Keuka Lake is the central lake of the Finger Lakes which are located in Western New York.

Founded in 1956, the Keuka Lake Association, with over 1600 members, provides a unified voice for those who love Keuka Lake.

Our mission is to preserve and protect Keuka Lake and its natural beauty for future generations.

Keuka is a most special Finger Lake because of the unusual 'Y' shape the lake possesses. Keuka Lake's Bluff Point forms the peninsula in the lake giving it this unique shape.

Please join the Keuka Lake Association and help us protect the beauty of Keuka Lake.

read more about Keuka Lake

Lake Protection
Educational Resources
To Preserve and Protect Keuka Lake

LATEST NEWS

Announcement

New Free Fishing Days Announced

Anglers can look forward to four new annual Free Fishing Days in New York State. The new dates are:

September 23, 2017 - National Hunting and Fishing Day
November 11, 2017 - Veterans Day
February 17-18, 2018 - weekend preceding Presidents Day
June 23-24, 2018 - last full weekend in June
The requirement for a fishing license is waived on these days, so it’s the perfect time to introduce someone to the sport or invite friends or family from out of state.


Announcement

TEST RESULTS - ALGAE BLOOMS ON KEUKA

Results from samples tested

Last week, there were several reports and pictures taken, starting Wednesday 9/13 thru the weekend, of “algal blooms” on shorelines of Keuka throughout the lake. The blooms looked like green paint or stain spilled on the water or in some cases like pea soup against the shore. They could also look like an accumulation of pollen or granules suspended in the water column. Samples were taken at two sites in the on the southeast shore and west bluff shore. The samples were analyzed by the College of Environmental Science and Forestry.

RESULTS WERE POSITIVE FOR CYANOBACTERIA (also know as “blue green algae”).


Were these blooms hazardous?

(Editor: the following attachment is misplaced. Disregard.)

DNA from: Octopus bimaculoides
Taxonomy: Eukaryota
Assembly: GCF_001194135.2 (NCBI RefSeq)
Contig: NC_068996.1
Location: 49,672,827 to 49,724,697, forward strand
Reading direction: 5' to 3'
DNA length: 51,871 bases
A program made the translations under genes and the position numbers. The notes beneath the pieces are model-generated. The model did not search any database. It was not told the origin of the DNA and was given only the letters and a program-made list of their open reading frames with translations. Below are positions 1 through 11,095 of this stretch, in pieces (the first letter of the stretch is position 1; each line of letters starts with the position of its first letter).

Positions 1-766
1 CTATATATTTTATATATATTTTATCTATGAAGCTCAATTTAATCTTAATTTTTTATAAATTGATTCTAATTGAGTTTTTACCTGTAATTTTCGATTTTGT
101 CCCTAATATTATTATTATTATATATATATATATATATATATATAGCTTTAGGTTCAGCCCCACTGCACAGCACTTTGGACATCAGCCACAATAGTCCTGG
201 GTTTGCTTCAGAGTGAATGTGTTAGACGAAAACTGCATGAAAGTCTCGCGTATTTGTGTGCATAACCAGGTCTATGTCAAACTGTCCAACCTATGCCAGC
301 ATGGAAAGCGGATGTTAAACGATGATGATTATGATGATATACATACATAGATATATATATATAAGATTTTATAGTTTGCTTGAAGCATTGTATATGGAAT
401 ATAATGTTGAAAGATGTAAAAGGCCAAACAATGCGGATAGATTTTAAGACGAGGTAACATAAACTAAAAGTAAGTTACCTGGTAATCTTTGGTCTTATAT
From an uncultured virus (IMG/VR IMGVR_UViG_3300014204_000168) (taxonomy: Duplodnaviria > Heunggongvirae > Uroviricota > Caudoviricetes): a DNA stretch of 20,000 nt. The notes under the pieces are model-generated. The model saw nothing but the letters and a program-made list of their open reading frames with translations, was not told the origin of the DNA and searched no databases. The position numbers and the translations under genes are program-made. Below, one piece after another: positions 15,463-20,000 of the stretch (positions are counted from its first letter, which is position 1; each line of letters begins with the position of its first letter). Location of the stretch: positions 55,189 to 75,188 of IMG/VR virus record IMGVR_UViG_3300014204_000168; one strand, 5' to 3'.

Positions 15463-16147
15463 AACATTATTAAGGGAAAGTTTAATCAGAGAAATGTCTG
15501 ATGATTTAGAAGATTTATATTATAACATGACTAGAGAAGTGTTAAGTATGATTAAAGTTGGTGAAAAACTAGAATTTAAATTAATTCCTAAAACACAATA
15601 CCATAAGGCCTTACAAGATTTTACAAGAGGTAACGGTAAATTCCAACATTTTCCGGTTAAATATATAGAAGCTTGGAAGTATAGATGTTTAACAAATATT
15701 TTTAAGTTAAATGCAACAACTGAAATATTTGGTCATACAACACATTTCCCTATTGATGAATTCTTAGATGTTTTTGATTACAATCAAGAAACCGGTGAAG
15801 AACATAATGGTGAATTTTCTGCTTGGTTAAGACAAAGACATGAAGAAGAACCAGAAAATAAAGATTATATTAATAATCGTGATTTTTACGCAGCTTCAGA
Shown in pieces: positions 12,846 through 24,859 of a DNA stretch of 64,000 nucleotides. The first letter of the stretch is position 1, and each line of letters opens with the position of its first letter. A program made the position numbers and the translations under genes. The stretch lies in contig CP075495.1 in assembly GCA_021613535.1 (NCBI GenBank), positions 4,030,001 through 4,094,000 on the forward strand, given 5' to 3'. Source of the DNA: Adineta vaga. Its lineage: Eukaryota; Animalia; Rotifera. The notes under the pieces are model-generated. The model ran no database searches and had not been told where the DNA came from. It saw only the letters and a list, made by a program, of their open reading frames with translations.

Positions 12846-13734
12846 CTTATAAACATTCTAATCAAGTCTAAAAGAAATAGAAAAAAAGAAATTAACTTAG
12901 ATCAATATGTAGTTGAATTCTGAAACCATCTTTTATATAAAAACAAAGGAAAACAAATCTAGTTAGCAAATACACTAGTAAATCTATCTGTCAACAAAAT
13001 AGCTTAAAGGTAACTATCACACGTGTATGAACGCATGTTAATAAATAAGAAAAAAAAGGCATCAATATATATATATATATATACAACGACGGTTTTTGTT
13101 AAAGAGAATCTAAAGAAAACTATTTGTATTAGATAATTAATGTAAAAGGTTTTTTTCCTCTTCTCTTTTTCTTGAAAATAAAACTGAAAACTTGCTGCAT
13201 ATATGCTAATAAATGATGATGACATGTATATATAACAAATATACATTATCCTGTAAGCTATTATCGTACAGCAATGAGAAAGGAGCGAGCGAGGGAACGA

YES ! These blooms are now classified by the Dept. of Environmental Conservation (DEC) as “Confirmed with High Toxins Bloom”.

Cyanobacteria, in the high concentrations, such as in these blooms, produce irritating toxins called mycrocystins. Exposure to mycrocystins can cause skin reactions such as rash/hives/blisters especially to lips and under swimsuits. Inhalation of water droplets can cause runny eyes, cough or other allergic type reactions. Hopefully, no one would have swallowed any water with these blooms but pets may have, and it may cause nausea or vomiting.

What now?

Currently, the blooms have dissipated and the lake is in good condition for recreational activities. However the weather conditions, combined with other factors, which produced the blooms, are continuing. Cyanobacteria and many algae are native to the Finger Lakes. It should be noted that blooms have been reported throughout the entire Finger Lakes region including Skaneateles. Canandaigua, Seneca and Cayuga. Please continue to take precautions and use common sense if you notice any sign of a bloom.

What should I do if I have a bloom on my shoreline?

First, avoid use of water, no swimming etc. until the bloom has dissipated. Keep out pets as well. Watch for any signs of skin irritation or other health issues and report to your physician. You may also report to harmfulalgae@health.ny.gov.

Second, take pictures and email them to HABsInfo@dec.ny.gov and/or info@keukalakeassoc.org. This will help us monitor and assess the on-going blooms. For additional information, call the DEC at 518-402-8179 or KLA at 315-694-7324 or 1-866-369-3781.

Third, if possible take a sample of the bloom in a clean plastic container or clean zip-lock bag and refrigerate. Contact Maria Hudson via email mwhudsn4@gmail.com for pick up to send the sample for analysis. Analysis takes a about a week, but will determine the type of bloom and whether or not it was hazardous.

Finally, thank you so much for supporting the Keuka Lake Association and visiting this website. As always we strive to Preserve and Protect our beautiful Keuka Lake.

Maria Hudson,
KLA Water Quality Co-Chair
Keuka Lake DEC CSLAP


Announcement

ALGAE BLOOMS ON KEUKA LAKE

Algae Blooms in Keuka Lake

What Is Going On?